Lisa

 As a teenager she struggled with Anorexia for nearly 7 years, which combined with being a Type 1 diabetic could have severe health consequences. Now completely recovered from her eating disorder, she loves to be an inspiration for people living with Type 1 diabetes, by showing that it  doesn't limit you from being strong and building the physique you dream of.

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What makes me happy is when people tell me how I’ve made a positive impact on their lives or inspired them in any way, shape or form. At the end of the day, that’s why I do it.

Gym Rat Project: Ever had moments where you get weird looks or you felt judged for taking your blood, or injecting your insulin in the locker room?

Lisa Thompson: Oh yes, people just assume that I’m taking steroids, just because I’m “ shooting” insulin right into my shoulder. They don’t understand that I do it on my shoulder because it reacts better in my body vs doing it on my stomach. They don’t see me testing my blood sugar and they usually have no idea the premise behind it, they see a muscular girl and they are like “ that's a little suspicious.” Because I do have more muscle than a lot of girls in the gym , but I have been training a lot longer. Like what do you want from me.

GRP: have you ever had anyone approach you and say something about it?

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LT: Yes, there was this one time. It wasn't while I was taking my insulin but on the gym floor. They approach me and said “ what are you using?”.I was like…”excuse me?”, I wasn't sure what they were asking about, I thought they meant if was I using the bench of something, and they said “I know you're on something”. So I said “NO, but thank you”, I flipped it and took it as a compliment.

GRP: How long did it take you to discover how to manage your blood sugar, did you have help?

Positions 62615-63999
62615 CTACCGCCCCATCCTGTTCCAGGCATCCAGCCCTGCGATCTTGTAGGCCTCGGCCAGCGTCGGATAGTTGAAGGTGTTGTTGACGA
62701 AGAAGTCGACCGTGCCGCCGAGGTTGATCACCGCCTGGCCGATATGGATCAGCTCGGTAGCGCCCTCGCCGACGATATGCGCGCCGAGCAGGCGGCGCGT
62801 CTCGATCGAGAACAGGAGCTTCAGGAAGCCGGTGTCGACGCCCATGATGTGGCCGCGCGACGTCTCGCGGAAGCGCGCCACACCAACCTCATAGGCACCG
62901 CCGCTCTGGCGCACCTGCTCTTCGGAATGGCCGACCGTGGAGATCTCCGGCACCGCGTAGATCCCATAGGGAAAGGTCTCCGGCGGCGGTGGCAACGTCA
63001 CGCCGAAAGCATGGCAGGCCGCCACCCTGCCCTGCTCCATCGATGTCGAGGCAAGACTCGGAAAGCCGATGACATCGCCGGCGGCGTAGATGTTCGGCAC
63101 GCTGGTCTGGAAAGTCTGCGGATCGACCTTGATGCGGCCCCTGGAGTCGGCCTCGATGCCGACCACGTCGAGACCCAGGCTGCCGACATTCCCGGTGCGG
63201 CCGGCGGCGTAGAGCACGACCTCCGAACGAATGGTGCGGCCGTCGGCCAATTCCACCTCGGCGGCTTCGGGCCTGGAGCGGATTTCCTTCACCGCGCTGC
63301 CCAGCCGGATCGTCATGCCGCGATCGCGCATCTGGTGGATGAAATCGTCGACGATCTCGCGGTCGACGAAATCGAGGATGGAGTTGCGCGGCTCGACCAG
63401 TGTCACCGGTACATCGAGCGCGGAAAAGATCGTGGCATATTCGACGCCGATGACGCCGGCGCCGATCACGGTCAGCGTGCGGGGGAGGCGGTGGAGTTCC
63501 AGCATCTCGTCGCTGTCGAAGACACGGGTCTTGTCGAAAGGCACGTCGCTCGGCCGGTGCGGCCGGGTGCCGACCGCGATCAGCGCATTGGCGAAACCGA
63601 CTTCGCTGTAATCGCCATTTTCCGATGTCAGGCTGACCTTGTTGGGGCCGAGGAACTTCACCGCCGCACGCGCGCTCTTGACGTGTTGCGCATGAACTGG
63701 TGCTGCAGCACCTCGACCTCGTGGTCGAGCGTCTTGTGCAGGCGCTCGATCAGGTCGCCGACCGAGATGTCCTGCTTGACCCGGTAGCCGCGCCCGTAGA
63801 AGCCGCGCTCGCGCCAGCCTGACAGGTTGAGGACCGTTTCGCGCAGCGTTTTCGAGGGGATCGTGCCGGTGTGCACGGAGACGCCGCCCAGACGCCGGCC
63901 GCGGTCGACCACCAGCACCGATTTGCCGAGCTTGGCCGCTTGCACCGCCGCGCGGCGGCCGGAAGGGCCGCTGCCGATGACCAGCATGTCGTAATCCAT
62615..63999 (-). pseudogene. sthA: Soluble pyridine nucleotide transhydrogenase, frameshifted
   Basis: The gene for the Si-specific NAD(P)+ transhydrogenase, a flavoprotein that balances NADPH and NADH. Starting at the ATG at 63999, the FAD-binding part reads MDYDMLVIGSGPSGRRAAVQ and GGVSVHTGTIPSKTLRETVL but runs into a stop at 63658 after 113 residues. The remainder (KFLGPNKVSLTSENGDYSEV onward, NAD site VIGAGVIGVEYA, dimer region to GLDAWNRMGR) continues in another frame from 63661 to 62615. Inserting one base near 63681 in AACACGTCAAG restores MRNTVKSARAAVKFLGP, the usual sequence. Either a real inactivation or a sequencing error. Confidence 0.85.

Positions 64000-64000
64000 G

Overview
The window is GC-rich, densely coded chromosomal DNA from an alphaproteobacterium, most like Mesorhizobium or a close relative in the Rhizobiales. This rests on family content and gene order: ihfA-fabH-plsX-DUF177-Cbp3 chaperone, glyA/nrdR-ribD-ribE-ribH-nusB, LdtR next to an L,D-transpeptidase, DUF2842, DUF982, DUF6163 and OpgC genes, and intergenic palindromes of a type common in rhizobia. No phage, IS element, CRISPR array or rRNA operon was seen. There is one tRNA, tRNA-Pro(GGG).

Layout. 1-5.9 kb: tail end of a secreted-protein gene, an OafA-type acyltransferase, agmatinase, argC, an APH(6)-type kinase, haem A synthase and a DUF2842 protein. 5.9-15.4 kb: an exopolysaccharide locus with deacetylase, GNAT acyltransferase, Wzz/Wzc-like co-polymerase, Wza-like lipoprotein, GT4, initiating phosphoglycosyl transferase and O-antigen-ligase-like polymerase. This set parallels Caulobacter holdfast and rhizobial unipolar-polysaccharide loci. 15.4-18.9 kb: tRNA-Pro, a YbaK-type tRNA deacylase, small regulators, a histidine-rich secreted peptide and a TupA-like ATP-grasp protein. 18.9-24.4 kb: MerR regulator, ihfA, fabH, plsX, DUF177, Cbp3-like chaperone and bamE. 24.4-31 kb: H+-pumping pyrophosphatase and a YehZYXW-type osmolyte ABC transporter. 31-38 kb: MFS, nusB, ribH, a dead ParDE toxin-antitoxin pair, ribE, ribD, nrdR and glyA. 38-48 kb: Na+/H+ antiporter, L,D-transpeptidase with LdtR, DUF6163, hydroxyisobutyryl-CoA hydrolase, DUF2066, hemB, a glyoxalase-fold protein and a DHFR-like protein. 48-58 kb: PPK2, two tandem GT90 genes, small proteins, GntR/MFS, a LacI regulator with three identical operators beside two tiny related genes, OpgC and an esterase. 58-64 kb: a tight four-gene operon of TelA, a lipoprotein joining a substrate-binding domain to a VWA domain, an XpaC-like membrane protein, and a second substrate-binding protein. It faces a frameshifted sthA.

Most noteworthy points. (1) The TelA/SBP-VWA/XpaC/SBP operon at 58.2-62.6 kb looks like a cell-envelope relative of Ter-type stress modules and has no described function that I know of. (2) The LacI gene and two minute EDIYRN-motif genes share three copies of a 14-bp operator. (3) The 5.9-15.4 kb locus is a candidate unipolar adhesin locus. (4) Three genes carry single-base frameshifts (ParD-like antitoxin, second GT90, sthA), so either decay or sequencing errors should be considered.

LT: Yes, once I met Colette Nelson, she helped me a lot, I remember my blood sugar being in the 300s and then be slaving away with cardio and weights and thinking “why am I still at 28% body fat?”. Because every time your blood sugar is high you have to take insulin and that promotes weight gain. She taught me that when it’s under control and you treat your body like its physiologic then your body reacts like its physiologic. That took me like a good year and even then everyday is so different. I can eat the same thing every day, same insulin but, if I have a fight with someone and my blood sugar is through the roof or an exam. Its definitely hard but so those momentary spikes are not as bad as keeping it elevated.

GRP: Where there points where you were frustrated trying to figure out what worked best for you?

LT: OH, I tried everything. Keto diet, no carbs, I even was like screw it I’m not even going to try weights anymore because I'm getting bulky. I kept putting on muscle underneath fat. So my arms were getting huge and I’m already genetically disposed to having big arms. My face was blowing up, so I hated it. But I was going through recovery. My blood sugar range was almost double, I was getting all this water weight from taking all this insulin while I was healing, but I had to stick with it. Eventually I got the right medication and I got  a base line. I told myself “Keep the base line and keep growing”. Then I had to stop being afraid of putting weight on, because obviously I has a history of an eating disorder. It was always really hard for me to see that scale go up. I had to take a step back and remind myself  that you can't just gain muscle, it's impossible. For every 5lbs maybe half of that is muscle. I had to mentally accept that it's O.K. for the scale to go up. Once I saw that my shoulders started to show, and people were starting to complement my back, then I was like “ Well this is nice, I can keep putting weight on”. A lot of it is from external sources, it keeps you going.  That’s why I have my fitness Instagram, I like seeing the nice comments, it makes me feel that it’s O.K. my scale is up 10 from last yr because I’m working towards something.